The Federal District Court for Hawaii recently determined that no violations of the Employee Retirement Income Security Act of 1974, as amended (“ERISA”) were established by the U.S. Department of Labor (“DOL”) in a breach of fiduciary duty action it brought against an ESOP plan sponsor, its board of directors and the selling shareholders. (Walsh vs. Bowers, Civil No. 18-00155 SOM-WRP (D. Hawaii Sept. 17, 2021)
The case involved a transaction that closed in December 2012 in which an employee stock ownership plan (“ESOP”) established by the plan sponsor purchased all of the outstanding shares of stock of the plan sponsor from the shareholders for $40 million. The selling shareholders received written promissory notes from the ESOP that were guaranteed by the plan sponsor.
Following the transaction, the DOL alleged that the ESOP overpaid for the stock and further alleged a breach of fiduciary duty by each of the ESOP’s trustee and the plan sponsor’s board of directors. Finally, the DOL alleged that the ESOP and the selling shareholders were involved in a non-exempt prohibited transaction.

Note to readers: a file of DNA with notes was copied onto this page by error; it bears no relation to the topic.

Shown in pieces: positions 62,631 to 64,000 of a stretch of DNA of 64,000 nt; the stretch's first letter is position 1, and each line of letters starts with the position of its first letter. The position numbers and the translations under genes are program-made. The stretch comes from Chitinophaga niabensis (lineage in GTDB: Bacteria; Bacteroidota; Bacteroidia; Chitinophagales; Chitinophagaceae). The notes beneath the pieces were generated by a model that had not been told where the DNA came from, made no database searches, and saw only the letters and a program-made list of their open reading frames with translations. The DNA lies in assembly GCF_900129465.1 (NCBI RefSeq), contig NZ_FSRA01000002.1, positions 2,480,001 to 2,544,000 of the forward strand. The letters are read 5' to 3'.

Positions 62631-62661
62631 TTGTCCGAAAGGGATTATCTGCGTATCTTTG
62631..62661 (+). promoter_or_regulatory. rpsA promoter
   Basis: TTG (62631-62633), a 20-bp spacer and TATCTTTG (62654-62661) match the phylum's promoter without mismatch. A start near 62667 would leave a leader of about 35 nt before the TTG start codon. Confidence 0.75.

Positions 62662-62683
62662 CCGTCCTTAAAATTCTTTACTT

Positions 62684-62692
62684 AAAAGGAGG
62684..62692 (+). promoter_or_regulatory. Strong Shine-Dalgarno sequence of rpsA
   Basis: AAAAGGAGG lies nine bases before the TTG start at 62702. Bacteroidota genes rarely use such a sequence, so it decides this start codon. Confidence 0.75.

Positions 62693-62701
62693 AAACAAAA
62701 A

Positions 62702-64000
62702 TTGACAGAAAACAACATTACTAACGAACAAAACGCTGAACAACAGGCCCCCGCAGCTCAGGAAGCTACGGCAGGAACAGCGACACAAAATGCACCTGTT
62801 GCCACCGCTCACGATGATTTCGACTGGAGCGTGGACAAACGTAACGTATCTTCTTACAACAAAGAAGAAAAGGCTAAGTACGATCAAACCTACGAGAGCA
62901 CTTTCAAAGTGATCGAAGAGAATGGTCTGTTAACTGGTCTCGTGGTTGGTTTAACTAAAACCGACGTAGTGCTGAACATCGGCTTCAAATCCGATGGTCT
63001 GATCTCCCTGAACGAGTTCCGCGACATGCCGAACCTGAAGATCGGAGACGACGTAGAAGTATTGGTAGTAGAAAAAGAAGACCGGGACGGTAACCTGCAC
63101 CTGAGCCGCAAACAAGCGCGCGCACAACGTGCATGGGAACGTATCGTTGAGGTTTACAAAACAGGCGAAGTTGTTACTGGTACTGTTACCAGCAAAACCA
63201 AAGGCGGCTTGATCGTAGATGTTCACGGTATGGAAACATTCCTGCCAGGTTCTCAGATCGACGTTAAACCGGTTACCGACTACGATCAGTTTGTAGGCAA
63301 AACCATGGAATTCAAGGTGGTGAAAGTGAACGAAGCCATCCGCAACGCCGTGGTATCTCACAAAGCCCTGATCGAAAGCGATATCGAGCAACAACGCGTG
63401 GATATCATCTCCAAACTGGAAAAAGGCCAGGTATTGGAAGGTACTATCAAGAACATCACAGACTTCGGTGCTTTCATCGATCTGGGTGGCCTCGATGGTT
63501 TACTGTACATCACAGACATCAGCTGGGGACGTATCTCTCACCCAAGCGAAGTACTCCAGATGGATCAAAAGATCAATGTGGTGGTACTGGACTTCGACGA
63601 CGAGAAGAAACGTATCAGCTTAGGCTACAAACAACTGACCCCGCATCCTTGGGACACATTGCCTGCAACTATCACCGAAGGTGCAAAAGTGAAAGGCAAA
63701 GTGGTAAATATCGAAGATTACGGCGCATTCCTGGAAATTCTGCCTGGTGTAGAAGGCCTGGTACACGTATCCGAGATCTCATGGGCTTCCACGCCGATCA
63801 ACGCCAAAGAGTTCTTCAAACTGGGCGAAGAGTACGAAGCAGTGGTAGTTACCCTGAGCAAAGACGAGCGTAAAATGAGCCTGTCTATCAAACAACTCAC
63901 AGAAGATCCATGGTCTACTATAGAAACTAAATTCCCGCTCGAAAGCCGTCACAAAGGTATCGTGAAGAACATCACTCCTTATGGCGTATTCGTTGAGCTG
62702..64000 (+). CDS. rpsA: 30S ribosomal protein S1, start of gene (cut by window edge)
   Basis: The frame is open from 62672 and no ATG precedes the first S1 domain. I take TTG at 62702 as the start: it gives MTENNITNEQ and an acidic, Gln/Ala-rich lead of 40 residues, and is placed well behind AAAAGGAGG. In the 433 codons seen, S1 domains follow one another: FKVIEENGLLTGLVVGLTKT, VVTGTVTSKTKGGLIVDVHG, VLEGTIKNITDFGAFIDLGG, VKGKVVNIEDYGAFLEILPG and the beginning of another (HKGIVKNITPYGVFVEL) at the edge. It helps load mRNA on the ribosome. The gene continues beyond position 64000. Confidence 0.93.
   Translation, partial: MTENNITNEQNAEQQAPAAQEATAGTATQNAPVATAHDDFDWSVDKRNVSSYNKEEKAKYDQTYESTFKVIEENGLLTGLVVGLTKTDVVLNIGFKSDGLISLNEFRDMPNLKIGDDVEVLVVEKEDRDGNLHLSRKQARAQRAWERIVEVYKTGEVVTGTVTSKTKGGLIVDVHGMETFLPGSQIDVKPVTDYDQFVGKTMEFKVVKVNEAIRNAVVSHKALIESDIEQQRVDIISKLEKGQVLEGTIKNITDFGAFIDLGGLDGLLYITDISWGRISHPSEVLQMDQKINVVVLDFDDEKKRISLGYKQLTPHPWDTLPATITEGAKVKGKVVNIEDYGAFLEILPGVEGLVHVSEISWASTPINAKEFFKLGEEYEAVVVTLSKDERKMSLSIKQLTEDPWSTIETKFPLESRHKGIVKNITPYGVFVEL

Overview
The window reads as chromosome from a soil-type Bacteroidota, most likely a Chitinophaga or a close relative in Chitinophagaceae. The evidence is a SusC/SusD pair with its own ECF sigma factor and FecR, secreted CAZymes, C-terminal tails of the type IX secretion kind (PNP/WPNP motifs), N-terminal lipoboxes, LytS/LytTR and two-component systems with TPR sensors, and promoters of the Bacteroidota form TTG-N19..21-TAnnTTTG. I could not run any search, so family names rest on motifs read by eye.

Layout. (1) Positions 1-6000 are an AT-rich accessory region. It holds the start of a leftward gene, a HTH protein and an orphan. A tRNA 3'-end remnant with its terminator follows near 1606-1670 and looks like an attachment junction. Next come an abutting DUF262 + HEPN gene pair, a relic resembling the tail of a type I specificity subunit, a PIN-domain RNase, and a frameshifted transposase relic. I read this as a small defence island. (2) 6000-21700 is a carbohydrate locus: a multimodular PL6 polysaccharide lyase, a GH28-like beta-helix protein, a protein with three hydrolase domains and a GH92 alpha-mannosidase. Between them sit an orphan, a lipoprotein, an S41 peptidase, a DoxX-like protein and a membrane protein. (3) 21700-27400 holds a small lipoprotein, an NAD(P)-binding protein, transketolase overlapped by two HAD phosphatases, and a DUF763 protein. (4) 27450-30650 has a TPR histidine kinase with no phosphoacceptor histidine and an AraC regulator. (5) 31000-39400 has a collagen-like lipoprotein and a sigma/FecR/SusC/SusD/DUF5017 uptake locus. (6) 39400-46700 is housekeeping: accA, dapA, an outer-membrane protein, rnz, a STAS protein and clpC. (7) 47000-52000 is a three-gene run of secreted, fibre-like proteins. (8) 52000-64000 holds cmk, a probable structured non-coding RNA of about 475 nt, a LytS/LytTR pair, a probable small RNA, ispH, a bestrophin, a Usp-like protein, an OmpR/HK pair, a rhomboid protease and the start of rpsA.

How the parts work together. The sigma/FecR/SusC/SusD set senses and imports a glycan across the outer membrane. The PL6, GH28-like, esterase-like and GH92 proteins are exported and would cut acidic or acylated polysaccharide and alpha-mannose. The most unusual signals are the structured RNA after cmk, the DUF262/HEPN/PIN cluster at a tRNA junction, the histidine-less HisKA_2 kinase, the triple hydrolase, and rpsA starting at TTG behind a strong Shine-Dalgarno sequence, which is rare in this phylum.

After a 5-day trial, the Court determined that no ERISA violations had been established by DOL. The Court analyzed the compelling expert testimony on valuation of the stock purchased by the ESOP as well as the process followed by the ESOP’s trustee in connection with the transaction. The Court determined that DOL had not established that the ESOP overpaid for the stock and that the Plan sponsor board of directors had not breached their fiduciary duties under ERISA. (The ESOP trustee settled with DOL prior to the trial).
Polsinelli shareholder Gregory Brown testified as a fiduciary process expert on behalf of the defendant directors and selling shareholders, together with valuation experts engaged by the trial defense law firm, contributing to the victory for the defendants.